Question: how many degrees of separation are there between the broadening coalition opposing the expansion of charter schools in New Jersey and the National Education Association?
First, a news hook and a bit of back story. On Saturday morning New Jersey School Boards Association’s Delegate Assembly overwhelming approved an emergency resolution put forth by the Princeton Board of Education that would require voter approval for the authorization of any new public charter school. The approval implicitly supports a pending bill sponsored by Assemblyman Patrick Diegnan (and, as NJ Spotlight reports, complicates prospects for a more carefully crafted bill that would expand authorizers beyond the DOE, sponsored by Assemblywoman Mila Jasey).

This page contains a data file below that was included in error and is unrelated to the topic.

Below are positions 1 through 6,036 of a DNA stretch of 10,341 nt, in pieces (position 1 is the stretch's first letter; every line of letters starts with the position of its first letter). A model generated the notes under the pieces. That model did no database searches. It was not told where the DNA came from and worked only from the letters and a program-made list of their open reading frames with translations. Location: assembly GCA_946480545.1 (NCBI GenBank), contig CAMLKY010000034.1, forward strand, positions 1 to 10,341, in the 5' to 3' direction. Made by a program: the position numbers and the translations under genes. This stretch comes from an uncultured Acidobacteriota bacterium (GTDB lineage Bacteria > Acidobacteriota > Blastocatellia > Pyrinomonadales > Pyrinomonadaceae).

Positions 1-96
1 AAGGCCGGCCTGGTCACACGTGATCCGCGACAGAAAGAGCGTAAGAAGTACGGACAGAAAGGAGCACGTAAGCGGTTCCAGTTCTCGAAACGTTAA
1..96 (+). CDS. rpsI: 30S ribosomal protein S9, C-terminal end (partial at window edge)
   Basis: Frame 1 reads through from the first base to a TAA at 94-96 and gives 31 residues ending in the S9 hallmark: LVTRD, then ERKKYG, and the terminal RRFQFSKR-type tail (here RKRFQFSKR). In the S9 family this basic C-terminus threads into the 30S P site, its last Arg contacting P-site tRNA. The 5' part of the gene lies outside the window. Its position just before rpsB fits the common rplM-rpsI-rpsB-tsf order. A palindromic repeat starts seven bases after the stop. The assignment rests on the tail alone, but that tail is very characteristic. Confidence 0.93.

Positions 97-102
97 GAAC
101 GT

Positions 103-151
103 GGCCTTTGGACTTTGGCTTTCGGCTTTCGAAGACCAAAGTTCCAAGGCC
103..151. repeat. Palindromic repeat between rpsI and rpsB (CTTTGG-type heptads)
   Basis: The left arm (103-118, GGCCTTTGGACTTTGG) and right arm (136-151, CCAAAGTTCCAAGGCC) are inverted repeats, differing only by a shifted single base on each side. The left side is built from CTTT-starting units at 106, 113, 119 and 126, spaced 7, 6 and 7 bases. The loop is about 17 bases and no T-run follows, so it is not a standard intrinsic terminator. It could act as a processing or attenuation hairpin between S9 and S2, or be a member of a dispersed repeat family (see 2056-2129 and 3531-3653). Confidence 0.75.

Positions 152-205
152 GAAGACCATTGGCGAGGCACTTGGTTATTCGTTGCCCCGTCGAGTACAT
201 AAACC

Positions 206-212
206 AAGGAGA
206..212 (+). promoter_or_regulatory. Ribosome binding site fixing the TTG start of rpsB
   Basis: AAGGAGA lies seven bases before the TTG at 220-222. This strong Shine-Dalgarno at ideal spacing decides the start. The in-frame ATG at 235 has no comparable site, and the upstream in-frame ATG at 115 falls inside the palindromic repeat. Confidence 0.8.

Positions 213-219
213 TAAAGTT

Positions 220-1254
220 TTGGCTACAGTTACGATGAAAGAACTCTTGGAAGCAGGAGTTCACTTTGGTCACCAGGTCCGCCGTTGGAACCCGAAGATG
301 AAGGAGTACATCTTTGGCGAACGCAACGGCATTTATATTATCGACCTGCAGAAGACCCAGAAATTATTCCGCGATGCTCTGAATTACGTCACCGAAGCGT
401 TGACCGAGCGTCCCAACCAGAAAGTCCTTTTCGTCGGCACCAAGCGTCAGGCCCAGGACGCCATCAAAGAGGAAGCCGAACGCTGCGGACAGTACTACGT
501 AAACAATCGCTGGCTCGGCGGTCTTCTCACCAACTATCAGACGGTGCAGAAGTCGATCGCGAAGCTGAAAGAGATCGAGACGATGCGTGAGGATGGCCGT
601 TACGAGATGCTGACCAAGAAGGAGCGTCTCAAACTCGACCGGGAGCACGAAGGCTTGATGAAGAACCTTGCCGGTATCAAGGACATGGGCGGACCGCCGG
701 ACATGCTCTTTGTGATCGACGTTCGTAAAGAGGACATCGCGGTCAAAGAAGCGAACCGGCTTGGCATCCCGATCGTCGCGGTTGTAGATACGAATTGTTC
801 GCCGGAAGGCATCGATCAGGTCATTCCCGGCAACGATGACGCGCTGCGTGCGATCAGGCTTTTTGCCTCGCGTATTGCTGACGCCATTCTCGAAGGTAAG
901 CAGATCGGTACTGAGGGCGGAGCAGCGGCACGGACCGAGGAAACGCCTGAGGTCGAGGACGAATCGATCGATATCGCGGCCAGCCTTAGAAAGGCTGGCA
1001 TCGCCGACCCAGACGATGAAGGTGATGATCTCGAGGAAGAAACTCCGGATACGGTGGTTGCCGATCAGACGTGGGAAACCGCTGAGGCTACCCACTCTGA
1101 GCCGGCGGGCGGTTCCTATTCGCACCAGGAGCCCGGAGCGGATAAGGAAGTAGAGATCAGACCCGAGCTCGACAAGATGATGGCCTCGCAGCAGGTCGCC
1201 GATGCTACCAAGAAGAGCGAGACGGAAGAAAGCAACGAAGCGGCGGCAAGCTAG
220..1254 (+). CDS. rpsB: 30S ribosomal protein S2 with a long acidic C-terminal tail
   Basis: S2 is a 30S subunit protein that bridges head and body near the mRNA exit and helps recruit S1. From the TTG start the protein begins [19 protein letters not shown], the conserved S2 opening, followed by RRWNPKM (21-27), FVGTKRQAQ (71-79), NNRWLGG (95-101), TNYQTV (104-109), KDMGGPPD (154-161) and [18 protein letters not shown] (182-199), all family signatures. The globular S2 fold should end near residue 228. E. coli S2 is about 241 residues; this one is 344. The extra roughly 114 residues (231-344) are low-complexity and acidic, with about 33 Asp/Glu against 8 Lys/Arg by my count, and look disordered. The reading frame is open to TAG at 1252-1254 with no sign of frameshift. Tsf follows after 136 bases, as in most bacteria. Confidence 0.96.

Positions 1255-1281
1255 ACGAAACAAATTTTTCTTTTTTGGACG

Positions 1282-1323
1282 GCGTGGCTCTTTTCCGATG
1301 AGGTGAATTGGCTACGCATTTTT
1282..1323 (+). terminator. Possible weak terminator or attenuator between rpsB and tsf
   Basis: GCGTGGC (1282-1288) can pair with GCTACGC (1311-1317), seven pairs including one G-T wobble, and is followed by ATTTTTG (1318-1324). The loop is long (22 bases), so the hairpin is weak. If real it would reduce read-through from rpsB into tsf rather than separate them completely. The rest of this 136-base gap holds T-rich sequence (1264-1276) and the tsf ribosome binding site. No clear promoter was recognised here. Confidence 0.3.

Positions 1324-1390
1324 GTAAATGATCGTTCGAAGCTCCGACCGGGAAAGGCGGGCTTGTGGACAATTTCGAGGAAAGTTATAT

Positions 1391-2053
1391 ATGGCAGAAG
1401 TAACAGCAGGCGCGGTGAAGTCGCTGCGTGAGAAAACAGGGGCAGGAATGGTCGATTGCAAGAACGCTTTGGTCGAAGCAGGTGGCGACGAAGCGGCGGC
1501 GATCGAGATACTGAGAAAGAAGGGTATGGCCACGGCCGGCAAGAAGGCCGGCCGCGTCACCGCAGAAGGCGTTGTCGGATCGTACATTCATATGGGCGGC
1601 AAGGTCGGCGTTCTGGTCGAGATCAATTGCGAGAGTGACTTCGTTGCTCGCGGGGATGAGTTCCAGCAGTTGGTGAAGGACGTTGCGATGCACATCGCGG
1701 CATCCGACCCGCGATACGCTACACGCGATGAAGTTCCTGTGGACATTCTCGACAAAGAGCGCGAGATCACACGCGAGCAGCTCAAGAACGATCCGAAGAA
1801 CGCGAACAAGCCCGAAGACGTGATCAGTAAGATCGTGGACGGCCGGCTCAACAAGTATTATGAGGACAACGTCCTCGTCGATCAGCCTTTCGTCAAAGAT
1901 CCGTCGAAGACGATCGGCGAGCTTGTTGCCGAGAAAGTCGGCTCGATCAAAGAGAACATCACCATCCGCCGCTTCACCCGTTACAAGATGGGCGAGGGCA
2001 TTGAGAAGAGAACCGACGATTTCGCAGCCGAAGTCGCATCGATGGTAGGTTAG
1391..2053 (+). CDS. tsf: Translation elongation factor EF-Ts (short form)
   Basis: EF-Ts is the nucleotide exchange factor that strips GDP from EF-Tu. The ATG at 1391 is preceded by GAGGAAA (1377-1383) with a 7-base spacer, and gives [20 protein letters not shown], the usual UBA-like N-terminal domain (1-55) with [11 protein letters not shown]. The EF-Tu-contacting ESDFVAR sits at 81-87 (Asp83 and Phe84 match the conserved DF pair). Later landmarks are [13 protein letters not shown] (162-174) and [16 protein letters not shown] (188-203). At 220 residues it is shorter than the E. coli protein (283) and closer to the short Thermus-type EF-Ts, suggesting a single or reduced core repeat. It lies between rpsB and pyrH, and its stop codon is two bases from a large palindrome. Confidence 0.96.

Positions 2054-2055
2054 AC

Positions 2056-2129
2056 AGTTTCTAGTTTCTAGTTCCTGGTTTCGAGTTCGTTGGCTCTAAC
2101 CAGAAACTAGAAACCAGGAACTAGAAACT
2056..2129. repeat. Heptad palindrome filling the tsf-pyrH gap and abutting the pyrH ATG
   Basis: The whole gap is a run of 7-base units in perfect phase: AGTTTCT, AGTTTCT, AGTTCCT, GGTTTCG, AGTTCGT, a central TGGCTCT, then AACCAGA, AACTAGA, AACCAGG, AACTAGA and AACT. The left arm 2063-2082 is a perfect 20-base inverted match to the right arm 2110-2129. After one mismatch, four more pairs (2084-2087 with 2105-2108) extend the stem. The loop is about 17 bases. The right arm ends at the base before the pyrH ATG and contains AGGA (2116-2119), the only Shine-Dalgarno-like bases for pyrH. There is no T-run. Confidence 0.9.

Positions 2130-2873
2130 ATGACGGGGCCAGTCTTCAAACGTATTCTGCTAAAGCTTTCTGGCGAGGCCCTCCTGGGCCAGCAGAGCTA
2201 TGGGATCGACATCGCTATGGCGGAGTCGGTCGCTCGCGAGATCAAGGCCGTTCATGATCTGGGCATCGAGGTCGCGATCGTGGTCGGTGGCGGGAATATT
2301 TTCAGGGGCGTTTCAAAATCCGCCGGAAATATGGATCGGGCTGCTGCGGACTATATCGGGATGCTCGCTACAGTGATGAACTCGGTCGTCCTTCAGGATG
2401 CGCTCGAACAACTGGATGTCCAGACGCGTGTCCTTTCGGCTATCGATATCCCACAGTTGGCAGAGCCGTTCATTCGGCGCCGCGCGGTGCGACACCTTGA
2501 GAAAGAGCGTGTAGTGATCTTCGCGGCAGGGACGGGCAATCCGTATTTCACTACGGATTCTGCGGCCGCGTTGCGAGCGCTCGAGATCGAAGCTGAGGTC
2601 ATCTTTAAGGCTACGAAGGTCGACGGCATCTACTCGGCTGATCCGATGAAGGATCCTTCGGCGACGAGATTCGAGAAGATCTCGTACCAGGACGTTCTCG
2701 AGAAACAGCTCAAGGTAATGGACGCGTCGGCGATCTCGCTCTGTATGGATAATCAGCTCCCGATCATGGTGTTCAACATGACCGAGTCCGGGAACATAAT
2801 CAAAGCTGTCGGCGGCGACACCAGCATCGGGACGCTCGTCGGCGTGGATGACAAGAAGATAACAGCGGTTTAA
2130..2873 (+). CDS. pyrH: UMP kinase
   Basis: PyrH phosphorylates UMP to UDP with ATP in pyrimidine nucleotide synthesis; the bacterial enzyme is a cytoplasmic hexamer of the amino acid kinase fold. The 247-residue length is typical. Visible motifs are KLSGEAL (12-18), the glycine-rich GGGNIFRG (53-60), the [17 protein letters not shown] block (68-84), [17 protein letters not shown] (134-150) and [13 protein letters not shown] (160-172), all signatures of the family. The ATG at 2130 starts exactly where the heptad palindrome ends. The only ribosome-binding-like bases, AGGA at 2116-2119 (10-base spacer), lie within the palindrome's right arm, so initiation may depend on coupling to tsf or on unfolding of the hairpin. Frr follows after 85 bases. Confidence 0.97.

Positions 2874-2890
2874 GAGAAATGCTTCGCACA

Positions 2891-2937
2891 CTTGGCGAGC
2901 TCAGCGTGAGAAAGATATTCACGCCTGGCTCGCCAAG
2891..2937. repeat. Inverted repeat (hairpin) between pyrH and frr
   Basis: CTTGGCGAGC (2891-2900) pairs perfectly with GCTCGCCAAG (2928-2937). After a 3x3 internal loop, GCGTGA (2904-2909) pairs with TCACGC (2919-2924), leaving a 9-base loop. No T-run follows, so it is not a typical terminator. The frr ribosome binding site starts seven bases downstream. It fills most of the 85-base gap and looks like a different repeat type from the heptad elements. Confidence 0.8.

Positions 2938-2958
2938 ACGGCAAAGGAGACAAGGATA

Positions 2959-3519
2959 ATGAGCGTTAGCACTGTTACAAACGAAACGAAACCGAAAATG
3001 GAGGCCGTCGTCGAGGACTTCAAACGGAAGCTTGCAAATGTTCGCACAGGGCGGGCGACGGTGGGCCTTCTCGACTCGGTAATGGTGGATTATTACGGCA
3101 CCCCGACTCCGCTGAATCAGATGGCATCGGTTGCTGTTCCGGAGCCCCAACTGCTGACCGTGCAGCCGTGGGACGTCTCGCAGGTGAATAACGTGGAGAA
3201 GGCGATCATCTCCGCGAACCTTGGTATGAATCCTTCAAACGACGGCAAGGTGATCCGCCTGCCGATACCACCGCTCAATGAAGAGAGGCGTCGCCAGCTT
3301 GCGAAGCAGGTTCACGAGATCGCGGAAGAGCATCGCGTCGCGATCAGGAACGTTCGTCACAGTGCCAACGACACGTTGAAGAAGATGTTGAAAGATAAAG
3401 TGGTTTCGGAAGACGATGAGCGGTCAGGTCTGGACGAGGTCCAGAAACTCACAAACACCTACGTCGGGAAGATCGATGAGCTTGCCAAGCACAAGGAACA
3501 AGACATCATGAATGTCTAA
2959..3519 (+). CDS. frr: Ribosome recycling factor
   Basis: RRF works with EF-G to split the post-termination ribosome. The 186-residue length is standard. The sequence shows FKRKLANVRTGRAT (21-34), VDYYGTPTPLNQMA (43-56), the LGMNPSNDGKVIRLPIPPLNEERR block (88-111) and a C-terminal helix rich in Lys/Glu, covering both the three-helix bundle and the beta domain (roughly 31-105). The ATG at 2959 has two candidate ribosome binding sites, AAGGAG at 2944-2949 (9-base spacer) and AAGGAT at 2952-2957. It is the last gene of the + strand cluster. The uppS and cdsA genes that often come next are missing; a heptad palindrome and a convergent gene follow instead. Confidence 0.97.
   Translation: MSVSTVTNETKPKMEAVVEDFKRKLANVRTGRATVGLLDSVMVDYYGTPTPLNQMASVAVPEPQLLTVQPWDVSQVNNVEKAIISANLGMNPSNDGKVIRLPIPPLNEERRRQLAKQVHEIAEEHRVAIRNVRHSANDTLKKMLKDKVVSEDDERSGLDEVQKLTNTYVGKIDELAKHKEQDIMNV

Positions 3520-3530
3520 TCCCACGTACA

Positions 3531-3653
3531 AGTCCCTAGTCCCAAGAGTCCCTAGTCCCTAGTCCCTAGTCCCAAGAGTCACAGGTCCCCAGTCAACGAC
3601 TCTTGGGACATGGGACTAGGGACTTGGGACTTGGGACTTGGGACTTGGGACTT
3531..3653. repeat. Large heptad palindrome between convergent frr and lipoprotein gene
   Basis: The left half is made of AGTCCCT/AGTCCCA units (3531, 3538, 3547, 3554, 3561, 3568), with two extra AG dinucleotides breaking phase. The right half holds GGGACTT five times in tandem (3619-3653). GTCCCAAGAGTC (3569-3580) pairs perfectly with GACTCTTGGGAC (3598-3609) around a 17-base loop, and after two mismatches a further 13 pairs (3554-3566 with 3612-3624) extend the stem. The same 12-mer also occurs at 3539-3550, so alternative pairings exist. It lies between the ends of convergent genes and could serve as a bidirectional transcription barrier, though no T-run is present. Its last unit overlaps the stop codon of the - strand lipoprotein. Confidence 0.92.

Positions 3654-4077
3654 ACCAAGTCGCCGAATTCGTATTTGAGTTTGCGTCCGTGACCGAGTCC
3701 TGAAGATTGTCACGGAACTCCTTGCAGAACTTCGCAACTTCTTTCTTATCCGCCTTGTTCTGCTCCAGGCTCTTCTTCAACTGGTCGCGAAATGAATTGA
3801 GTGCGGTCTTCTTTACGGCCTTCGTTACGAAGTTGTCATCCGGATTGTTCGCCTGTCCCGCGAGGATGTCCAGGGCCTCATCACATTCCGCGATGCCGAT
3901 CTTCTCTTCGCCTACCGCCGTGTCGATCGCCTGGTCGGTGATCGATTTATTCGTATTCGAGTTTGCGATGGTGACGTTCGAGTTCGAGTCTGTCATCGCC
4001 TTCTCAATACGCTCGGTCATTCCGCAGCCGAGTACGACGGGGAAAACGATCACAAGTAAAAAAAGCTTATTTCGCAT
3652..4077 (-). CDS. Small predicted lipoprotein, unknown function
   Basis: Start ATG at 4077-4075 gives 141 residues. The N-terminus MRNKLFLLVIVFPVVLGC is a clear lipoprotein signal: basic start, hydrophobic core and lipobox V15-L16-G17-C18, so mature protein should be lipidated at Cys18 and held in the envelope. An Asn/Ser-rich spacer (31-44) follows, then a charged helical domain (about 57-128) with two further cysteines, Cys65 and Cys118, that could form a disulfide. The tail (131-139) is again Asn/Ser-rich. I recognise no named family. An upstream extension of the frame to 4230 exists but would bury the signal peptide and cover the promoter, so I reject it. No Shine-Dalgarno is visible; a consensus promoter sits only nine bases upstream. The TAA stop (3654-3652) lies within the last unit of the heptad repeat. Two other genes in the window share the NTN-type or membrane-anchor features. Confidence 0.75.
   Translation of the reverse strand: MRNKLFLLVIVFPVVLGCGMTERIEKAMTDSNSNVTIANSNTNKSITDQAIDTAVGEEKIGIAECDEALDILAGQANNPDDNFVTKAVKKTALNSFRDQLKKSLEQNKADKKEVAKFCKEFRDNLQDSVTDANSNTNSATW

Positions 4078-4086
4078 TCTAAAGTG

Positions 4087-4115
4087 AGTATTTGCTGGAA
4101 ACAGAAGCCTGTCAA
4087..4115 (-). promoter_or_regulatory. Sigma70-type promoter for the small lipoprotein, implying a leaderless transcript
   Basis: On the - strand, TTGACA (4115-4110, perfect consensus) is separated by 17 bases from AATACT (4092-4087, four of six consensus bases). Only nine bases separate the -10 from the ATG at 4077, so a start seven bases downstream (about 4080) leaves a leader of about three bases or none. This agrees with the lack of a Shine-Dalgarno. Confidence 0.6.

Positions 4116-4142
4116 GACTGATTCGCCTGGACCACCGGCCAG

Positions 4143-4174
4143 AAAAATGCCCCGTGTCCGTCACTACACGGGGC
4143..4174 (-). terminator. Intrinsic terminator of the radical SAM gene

NJSBA’s disapprobation of charter school expansion is right in line with the political agendae of other education groups like Education Law Center, Garden State Coalition of Schools, and a new group called Save Our Schools NJ (SOS NJ). Their well-coordinated message is simple: taxpayers cough up the dough for public education so taxpayers should have veto power within their communities regarding the opening of any taxpayer-supported charter school. Anything else is taxation without representation, right? If a potential charter school wants to open, then it can put the question to a vote during election season.